Community Indicators for Your Community

Real, lasting community change is built around knowing where you are, where you want to be, and whether your efforts are making a difference. Indicators are a necessary ingredient for sustainable change. And the process of selecting community indicators -- who chooses, how they choose, what they choose -- is as important as the data you select.

This is an archive of thoughts I had about indicators and the community indicators movement. Some of the thinking is outdated, and many of the links may have broken over time.

Wednesday, October 31, 2007

Pikes Peak Quality of Life Indicators

Back in March of 2005, I had the opportunity to talk with some concerned community leaders in Colorado Springs, Colorado. The Pikes Peak United Way was looking into creating a community indicators report, and we had a wonderful conversation with people throughout the community on how open access to shared data could help improve the quality of life in the area.

Now the United Way has released the 2007 Quality of Life Indicators for the Pikes Peak Region (PDF) report, and it looks marvelous. What's been interesting about the report is the way it just got used to refute stereotypes promulgated by The New York Times.

The story, as told in today's Colorado Confidential, goes something like this:

The New York Times travel guide featured Manitou Springs, an apparently charming hippie-haven kind of place. Here's what they said:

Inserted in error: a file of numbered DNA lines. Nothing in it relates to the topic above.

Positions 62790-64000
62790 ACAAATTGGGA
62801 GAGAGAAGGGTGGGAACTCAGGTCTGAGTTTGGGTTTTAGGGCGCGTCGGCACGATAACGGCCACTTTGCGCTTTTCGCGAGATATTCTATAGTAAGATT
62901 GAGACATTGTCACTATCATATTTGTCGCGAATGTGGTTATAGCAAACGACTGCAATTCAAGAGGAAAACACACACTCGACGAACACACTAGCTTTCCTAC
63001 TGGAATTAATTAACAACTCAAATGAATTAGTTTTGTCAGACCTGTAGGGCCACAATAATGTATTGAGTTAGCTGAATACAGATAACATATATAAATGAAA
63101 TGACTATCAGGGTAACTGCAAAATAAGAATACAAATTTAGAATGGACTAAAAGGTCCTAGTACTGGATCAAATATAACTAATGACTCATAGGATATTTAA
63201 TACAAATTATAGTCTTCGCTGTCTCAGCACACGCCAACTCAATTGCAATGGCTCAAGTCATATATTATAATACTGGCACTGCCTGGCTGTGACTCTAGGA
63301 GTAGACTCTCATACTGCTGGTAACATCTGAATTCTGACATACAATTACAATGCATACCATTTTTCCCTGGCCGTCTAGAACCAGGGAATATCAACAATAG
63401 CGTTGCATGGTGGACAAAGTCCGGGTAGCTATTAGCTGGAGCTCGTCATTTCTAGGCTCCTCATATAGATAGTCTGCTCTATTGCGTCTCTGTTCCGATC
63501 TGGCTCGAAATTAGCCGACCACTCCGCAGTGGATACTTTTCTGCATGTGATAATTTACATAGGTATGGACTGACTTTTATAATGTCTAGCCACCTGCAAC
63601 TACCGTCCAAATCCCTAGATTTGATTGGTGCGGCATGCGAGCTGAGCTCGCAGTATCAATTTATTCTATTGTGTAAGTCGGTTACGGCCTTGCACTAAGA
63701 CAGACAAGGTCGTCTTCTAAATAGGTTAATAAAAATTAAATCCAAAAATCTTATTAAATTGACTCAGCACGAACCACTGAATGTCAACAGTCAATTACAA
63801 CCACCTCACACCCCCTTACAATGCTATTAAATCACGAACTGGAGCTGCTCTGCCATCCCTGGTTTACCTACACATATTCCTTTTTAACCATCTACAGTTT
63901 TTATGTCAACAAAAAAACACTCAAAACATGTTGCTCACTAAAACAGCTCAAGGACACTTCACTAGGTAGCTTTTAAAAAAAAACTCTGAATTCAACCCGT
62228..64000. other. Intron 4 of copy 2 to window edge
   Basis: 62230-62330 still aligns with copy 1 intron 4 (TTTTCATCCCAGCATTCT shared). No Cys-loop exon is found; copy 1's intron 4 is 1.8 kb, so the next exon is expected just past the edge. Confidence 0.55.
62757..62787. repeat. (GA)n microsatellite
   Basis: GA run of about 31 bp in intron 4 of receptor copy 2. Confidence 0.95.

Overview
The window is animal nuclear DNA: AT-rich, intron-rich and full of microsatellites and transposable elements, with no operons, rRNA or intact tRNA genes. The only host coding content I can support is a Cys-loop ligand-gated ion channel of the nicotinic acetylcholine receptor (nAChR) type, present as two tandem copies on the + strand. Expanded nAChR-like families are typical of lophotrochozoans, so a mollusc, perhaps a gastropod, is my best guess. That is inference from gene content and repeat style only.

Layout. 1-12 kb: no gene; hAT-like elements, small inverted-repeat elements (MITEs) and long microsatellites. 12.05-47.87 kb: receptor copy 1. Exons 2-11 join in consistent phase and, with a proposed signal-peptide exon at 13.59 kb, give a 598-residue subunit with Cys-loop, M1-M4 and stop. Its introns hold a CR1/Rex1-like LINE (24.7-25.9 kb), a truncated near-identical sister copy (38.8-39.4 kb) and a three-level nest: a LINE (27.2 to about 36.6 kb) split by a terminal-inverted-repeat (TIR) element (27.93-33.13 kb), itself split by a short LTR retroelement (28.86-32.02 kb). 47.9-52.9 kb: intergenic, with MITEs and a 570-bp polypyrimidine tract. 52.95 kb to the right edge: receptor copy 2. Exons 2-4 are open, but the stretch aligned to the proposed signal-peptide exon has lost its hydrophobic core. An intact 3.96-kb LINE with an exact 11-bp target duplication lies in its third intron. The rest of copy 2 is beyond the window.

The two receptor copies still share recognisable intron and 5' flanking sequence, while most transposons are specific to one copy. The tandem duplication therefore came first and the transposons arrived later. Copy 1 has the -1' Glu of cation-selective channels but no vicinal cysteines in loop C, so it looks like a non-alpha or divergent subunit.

Manitou is also defined by what it is not — its neighbor Colorado Springs, a sprawling, chain-stored center of conservative evangelical Christianity looming just beyond the Garden of the Gods, a 1,300 acre array of Gaudíesque red-rock formations that acts as a sort of buffer between the towns.

“Manitou is very different from Colorado Springs,” said a soft-spoken Manitou restaurant manager, Frog Rainbowstar (not quite his real name — that, according to his Colorado driver’s license, is Purplefrog Eightoak Rainbowstar).

Colorado Springs wasn't going to take that description lying down. The Colorado Springs Business Journal replied with an open letter to the New York Times telling them just what kind of community Colorado Springs was. The proof was in the indicators.

In the Quality of Life Indicators report, in a section called "Fostering Community Engagement," was an indicator on religious engagement. Turns out that Colorado Springs had lower church membership than Denver, or Colorado, or the United States as a whole. Rather than a "chain-stored center of conservative evangelical Christianity," Colorado Springs could be described in a number of different ways, including as "a bustling metropolis [that] has approximately two more patents registered per 10,000 people than the State of Colorado or the United States as a whole."

We've talked about using data on religious activity as part of a community indicators report before, and Colorado Springs used The Association of Religion Data Archives for their data.

All in all, this is an interesting way to use community data, coming on the heels of a highly successful first indicators report. Comments?


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